Friday evening, I was transported to the magical setting of Minneapolis’s State Theatre to enjoy another performance of a holiday favorite. Only on stage for one long weekend, Loyce Houlton’s Nutcracker Fantasy performed by Minnesota Dance Theatre continues to be a tradition that starts all young and young-at-heart hearts beating faster in anticipation of Christmas Eve.
The version of the story used by MDT is a bit different from the one used by the Russian Ballet in the production I saw just a couple of weeks ago. MDT’s version, with choreography by Loyce Houlton, staging by Lise Houlton, costumes by Judith Cooper, and lighting by Tom Mays, stars a young girl named Marie Silberhaus (Juliet Prine) and her toy making godfather Drosselmayer (Kevin Iverson). Amidst a traditional Christmas Eve celebration in Nuremberg, Germany, these two take the journey from a grand house full of glamorous guests to a dreamland that features Magic at Midnight (The Transformation and War!) to the Land of the Sweets. There’s a dream journey Across the Orange River to the Kingdom of Jam and Marzipan Sweets for an evening at the Palace Theater, and then a quick race back through it all before returning home to the Silberhaus Parlor.
|loyce houlton’s nutcracker fantasy, presented through december 19 at the state theatre. for tickets ($30.50-$50.50) and information, see hennepintheatretrust.org.|
The dance troupe involves all ages from tiny tots to grandparents, tweens to newlyweds, and the dancing is grand and adorned with velvets and beads, scarves, crystals, and embroidered vests. During the parlor dance scenes, the Parlor Maids (Elena Ahmann, Isabella Bruner, Andrea Larabee, Lillian Nosow, Lorelei Lange) are the most animated—with a lot of giggles, peeks along grand stairways, and swooning at the finery. Their gaiety is contagious. During the presentation of the gifts, every toy is perfectly adorable and appropriately boisterous, but a standout is the French Doll (Katie Deuitch) who manages to make her “stiff” doll limbs become elegant doll moves that have us believe she’s a wind-up dolly with personality plus!
The mice are charming the entire way through; kudos to the costume designers (too many to name here) who made grey tails that snap! during tossing. Adorable. The Rat Brigade is led by the Rat Queen (Pavielle Versalles), also in an amazing costume and fascinating mask, who may be a rat, but an elegant one at that. I wouldn’t want to meet her in a back alley or well, War!, but if I did, I might be too mesmerized by her dancing to fight at all. Her performance is another highlight.
In Act Two we’re treated to dancers from around the world: Spain, China, Russia, and the Grand Pas de Deux as we look on with Marie and her Nutcracker Prince who are seated in the theater with us now up in a balcony seat. The Spanish Dancers (Amy Pennaz and Alexis O’Farril) are striking in a black bullfighting costume and black sparkly tutu. The Russian Dancers (two of whom are Jeremy Bensussan and Stephen Schroeder) take our breath away not with the stereotypical Russian kick-dancing but with the charming acrobatics of tiny Serena Lu who is, convincingly, a human rubber band on stage! The Chinese Dance is interpreted as four lovely and a bit silly flowers (Claire Goltz, Robyn Jutsum, Rose Handley, Elora Wiggins) who spin alongside a rickshaw driver (Barry Leon). There is a Dance of the Commedia Dell’Art, which is colorful and charming, and the Waltz of the Flowers (eleven ballerinas) that spins in control and creates a scene of whirling tutus that is dreamlike, for real. The Grand Pas de Deux is danced, this night, by Katie Johnson and Sam Feipel and defines classical ballet in its graceful and strong presentation.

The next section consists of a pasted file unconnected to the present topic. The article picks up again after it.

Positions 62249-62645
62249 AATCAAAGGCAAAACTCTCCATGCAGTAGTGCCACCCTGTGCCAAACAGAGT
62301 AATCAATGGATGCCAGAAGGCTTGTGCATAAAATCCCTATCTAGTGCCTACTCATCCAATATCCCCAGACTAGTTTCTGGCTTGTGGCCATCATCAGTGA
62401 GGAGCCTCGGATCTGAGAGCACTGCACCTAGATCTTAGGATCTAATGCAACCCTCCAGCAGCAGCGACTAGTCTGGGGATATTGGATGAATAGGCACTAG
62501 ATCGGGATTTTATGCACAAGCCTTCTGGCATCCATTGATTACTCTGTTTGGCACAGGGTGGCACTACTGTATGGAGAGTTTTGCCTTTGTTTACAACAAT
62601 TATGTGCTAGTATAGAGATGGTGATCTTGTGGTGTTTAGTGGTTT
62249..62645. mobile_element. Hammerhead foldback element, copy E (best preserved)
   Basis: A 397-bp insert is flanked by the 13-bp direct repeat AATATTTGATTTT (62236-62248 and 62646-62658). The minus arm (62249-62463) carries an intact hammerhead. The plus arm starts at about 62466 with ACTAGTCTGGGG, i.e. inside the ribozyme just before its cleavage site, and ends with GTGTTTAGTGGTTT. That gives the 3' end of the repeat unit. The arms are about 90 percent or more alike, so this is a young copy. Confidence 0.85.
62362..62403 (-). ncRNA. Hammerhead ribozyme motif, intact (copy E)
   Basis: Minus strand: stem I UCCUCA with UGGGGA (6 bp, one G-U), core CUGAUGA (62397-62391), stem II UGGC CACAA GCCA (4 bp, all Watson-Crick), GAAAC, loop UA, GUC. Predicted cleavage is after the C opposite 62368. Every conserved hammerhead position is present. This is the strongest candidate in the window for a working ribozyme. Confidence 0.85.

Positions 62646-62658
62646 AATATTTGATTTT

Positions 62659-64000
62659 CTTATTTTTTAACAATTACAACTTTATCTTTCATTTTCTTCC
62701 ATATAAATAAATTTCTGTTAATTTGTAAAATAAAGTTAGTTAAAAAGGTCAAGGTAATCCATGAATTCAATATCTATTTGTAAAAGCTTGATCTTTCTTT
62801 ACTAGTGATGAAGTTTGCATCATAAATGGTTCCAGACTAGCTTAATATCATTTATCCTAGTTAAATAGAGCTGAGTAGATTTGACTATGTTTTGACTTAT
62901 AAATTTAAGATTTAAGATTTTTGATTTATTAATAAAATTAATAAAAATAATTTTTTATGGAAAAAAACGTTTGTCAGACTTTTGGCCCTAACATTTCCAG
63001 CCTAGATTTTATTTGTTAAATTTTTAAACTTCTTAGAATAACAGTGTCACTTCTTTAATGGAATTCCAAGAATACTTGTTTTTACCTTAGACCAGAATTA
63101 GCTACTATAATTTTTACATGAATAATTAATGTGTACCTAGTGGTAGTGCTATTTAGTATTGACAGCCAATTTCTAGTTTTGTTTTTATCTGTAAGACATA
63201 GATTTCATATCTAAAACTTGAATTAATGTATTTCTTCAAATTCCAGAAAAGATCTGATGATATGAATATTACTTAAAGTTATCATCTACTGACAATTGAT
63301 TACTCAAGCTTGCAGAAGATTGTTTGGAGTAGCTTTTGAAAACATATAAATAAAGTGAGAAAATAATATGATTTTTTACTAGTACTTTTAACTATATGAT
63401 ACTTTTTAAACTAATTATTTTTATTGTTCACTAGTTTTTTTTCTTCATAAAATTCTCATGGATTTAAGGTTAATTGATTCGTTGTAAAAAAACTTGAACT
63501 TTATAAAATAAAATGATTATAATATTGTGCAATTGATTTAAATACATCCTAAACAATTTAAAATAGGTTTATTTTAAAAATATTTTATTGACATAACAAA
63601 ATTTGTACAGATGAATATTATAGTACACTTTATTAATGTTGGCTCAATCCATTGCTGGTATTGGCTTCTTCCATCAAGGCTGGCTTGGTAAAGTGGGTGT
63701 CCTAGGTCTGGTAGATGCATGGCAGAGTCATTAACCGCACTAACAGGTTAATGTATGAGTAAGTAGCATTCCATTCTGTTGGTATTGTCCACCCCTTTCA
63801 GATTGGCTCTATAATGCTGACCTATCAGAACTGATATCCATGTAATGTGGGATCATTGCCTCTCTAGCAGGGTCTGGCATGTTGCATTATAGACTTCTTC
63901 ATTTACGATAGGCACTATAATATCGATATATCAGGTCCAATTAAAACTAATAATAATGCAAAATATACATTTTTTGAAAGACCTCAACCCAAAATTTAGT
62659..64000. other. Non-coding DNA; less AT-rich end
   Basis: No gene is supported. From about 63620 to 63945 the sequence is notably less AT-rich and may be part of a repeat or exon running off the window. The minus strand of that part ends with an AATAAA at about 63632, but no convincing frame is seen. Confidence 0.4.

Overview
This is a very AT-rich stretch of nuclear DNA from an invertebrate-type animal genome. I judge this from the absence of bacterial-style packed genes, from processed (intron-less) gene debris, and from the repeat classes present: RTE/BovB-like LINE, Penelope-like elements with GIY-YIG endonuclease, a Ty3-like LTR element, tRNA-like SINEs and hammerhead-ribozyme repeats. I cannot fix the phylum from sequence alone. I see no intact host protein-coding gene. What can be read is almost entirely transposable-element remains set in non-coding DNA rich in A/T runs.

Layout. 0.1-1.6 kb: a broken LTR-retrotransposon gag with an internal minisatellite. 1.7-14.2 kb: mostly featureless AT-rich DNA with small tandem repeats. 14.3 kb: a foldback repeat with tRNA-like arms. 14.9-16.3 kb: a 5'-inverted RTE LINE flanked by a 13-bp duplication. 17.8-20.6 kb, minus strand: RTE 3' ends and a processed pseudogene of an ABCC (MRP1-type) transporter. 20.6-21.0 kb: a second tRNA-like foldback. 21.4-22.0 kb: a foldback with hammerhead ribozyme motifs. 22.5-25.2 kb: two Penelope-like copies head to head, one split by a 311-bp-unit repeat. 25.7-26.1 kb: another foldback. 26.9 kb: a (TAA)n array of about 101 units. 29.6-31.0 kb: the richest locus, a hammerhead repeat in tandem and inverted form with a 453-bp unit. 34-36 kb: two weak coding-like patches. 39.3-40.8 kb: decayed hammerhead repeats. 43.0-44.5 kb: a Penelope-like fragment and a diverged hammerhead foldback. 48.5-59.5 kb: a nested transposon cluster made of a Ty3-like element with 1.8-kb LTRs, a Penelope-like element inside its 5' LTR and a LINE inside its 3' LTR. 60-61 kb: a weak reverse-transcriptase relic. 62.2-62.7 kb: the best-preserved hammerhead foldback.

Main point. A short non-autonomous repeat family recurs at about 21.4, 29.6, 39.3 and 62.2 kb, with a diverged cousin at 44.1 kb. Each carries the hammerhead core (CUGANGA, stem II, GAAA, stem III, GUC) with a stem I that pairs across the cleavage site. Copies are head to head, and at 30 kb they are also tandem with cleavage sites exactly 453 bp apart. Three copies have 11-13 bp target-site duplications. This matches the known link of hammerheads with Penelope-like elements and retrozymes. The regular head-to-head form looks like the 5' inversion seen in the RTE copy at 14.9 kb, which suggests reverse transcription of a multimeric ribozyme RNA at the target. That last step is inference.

Throughout the night the dancers who cast the most magical spells include Kevin Iverson as Godfather Drosselmayer with his leaps and flourishing arms, his warm-hearted smiles, and his perfect dancing partnership with young Juliet Prine (Maria). Maria herself leaps with grace and actually floats a few times as her godfather and her Prince (danced either by Sam Feipel or Jared Matthews) lead her through fantasylands that are sometimes menacing but always delightful. The orchestra, conducted by Philip Brunelle, provides perfect music and guides the performers through their solos and their collaborations effortlessly. The harp is as graceful as the Snow Princesses and the flutes as sprightly as the mice.
As the performance wraps up in Scene Two we have a surprise visit from Madame Bonbonniere (Matt Jenson) who brings out toys and mice alike under a gargantuan jester-like ball gown. Madame is funny and obtuse, ugly and hysterical, and provides a moment of laughs in la la land before Marie awakes from her sweet dream.
I couldn’t imagine a reason to not enjoy this version of The Nutcracker any more than I can imagine why you simply wouldn’t try just one more of those Christmas cookies you’re trying so hard to avoid. Indulge yourself and enjoy the season!
|This production is featured in the Daily Planet’s complete guide to holiday theater. Throughout the holiday season, the guide will be updated with links to new Daily Planet reviews—so you’ll know who’s been naughty and who’s been nice.|